1967 Aston Martin DB6

Sold For $412,500

Inclusive of applicable buyer's fee.

RM | Sotheby's - MONTEREY 15 - 16 AUGUST 2014 - Offered on Friday

Chassis No.
Engine No.
Gearbox No.
  • Offered from single-family ownership in Southern California
  • Only 38,500 original miles; original paint and interior
  • Factory air conditioning and automatic transmission
  • Original manuals, tools, and receipts from new

282 bhp, 3,995 cc DOHC inline six-cylinder engine with triple SU side-draft carburetors, three-speed Borg-Warner automatic transmission, independent front suspension with coil springs and shock absorbers, live rear axle with trailing links, Watts linkage, coil springs, and driver-adjustable shock absorbers, and power-assisted four-wheel disc brakes. Wheelbase: 101.5 in.

The Aston Martin DB6 was introduced at the London Motor Show in October 1965 as the successor to the famed DB5, and it is considered by many to be one of the finest grand tourers ever produced. It was boosted along by a powerful four-liter, twin-cam, inline six-cylinder engine with an aluminum alloy block, seven main bearings, and a deep-breathing cross-flow head, as dreamed up by the brilliant engineer Tadek Marek, making it a genuine 140 mph automobile. It could also carry four adults comfortably in improved seats set on its stretched 101.5-inch wheelbase chassis. A 22-gallon fuel tank offered decent mileage for high-speed travel, while Armstrong Selectaride rear shock absorbers could be adjusted from the driver’s seat, compensating for the weight of the rear seat passengers.

Styling bore a familial resemblance to the DB5, with the aerodynamic, competition-style covered headlights, but the DB6 had a taller roofline and a less steeply raked windshield, improving occupant headroom. A distinctive squared-off Kammback tail with an upswept spoiler lip was not unlike that of its rival, the Ferrari 275 GTB/4, and it reduced rear-lift while also improving high-speed handling. A broad air scoop on the hood and a pair of air vents on the front fenders added to the rakish image.

The elegant early left-hand-drive DB6 offered here has an interesting and unique early history. It was originally delivered on March 29, 1966, to a French gentleman; however, after only 811 kilometers, the DB6 found its way back to the Aston Martin Works at Newport Pagnell. The car was then prepared, again, as new for its next owner. As reflected on the new data plate, the engine was replaced with a standard unit, the km/h speedometer was swapped with a new Smiths unit reading in mph and the lighting was changed from French to U.S. specification. The factory also carried out the first 500-mile service, which included work on the gearbox.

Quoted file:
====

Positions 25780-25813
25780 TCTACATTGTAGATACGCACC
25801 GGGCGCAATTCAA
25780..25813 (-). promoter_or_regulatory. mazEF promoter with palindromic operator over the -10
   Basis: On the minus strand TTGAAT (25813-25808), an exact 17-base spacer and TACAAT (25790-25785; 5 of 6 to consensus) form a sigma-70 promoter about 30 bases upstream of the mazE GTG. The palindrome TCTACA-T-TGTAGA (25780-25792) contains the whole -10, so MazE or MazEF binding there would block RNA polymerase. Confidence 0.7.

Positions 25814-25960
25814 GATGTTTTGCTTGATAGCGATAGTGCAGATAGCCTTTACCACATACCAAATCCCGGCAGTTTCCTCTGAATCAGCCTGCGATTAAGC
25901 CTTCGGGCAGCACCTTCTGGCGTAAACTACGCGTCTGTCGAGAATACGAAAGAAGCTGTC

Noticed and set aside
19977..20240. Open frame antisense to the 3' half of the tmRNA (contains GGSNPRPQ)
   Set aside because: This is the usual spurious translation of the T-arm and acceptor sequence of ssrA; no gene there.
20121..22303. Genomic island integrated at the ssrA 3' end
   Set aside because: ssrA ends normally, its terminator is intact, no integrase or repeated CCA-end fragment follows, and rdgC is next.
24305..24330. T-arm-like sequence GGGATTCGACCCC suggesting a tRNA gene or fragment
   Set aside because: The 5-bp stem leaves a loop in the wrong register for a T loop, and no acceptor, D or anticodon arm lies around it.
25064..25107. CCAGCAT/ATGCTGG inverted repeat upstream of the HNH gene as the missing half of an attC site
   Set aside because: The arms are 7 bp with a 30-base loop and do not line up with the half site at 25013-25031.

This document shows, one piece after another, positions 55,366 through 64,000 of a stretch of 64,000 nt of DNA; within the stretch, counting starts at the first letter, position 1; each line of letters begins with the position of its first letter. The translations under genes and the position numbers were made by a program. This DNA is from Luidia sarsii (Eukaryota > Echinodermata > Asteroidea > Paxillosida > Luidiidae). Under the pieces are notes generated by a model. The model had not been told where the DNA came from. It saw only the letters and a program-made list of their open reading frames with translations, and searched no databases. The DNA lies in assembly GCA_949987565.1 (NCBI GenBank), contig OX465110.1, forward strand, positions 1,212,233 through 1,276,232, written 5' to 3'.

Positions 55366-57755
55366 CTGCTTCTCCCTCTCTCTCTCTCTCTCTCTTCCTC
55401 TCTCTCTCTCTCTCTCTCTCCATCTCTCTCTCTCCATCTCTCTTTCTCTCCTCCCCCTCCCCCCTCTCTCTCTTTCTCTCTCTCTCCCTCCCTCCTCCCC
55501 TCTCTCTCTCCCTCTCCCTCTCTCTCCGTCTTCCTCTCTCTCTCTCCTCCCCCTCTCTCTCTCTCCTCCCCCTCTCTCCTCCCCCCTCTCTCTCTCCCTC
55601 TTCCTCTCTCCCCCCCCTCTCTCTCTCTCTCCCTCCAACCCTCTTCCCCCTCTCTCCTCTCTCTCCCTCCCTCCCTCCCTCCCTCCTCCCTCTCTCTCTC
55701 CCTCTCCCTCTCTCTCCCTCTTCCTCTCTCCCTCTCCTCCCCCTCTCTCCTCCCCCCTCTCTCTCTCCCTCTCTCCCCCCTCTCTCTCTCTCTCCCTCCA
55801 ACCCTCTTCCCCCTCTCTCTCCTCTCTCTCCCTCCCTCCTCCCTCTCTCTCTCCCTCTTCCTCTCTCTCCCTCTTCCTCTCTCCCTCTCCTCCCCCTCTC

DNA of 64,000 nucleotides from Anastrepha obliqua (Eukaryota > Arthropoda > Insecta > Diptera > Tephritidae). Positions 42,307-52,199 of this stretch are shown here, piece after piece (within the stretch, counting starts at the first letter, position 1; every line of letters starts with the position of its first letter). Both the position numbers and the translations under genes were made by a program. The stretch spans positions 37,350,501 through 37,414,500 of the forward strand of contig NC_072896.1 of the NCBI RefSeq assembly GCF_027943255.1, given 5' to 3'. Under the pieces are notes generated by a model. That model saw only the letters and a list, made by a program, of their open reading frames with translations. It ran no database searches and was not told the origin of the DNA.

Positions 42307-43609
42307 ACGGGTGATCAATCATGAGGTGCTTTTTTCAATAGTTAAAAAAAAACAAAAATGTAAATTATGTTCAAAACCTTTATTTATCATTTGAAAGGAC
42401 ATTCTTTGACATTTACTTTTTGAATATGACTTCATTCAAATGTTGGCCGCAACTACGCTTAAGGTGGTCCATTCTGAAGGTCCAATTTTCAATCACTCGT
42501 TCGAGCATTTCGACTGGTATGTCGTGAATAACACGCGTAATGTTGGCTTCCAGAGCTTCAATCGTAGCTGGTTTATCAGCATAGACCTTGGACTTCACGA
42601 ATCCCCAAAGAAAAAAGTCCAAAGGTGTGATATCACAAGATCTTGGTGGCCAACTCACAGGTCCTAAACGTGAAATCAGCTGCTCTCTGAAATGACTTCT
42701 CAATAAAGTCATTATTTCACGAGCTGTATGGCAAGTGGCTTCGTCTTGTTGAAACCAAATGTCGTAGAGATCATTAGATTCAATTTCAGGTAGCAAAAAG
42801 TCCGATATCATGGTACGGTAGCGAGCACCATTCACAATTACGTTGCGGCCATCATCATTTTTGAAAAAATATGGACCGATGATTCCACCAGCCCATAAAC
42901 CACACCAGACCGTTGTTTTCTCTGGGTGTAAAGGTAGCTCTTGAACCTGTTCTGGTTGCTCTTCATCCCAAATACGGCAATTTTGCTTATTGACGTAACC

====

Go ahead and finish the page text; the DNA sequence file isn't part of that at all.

The DB6 was then sold as a new car on December 4, 1966, through Phillip Long, an auto broker from Southern California, to Mr. and Mrs. William Duke, of Encino, California. The car was complete with such options as chrome wire wheels with three-eared knock-offs, Normalair air conditioning, a heated rear window, Fiamm electric air horns, a Bosch Köln radio with an electric antenna, two pairs of Britax lap and diagonal safety belts, and a brace of Marchal fog lamps; all of these items are documented on a copy of the factory sales document, which is on file. Along with the automatic transmission and limited-slip rear axle, few DB6s were as well equipped.

The Dukes took delivery of their new DB6 from Aston Martin in February 1967, and with it, the factory also transferred the full 12-month warranty to the new owners. During the next 47 years, the car would serve as Mrs. Duke’s pampered occasional weekend transportation, accruing an amazingly low number of miles. When off the road, it was always parked in the family’s home garage and extremely well taken care of, as can be seen from the extensive file of service records and other items of paperwork that are included.

Recently, the Duke family had the car’s triple SU carburetors and master cylinder rebuilt and the fuel line and brakes cleaned. The DB6’s original Platinum White finish is all but unmarked, and its black Connolly leather interior and Wilton wool carpeting both show the expected patina earned over 50 years of careful use. The car is supplied with its correct spare wheel, jack, and a comprehensive tool kit, as well as its original British registration plate, NLU 110F, and it is reported to now run and drive beautifully.

This dashing and desirable Aston Martin presents a rare opportunity to acquire an original, well-documented example of a DB6 in gently used but lovingly kept condition, from the family that has owned and enjoyed it for nearly five decades.

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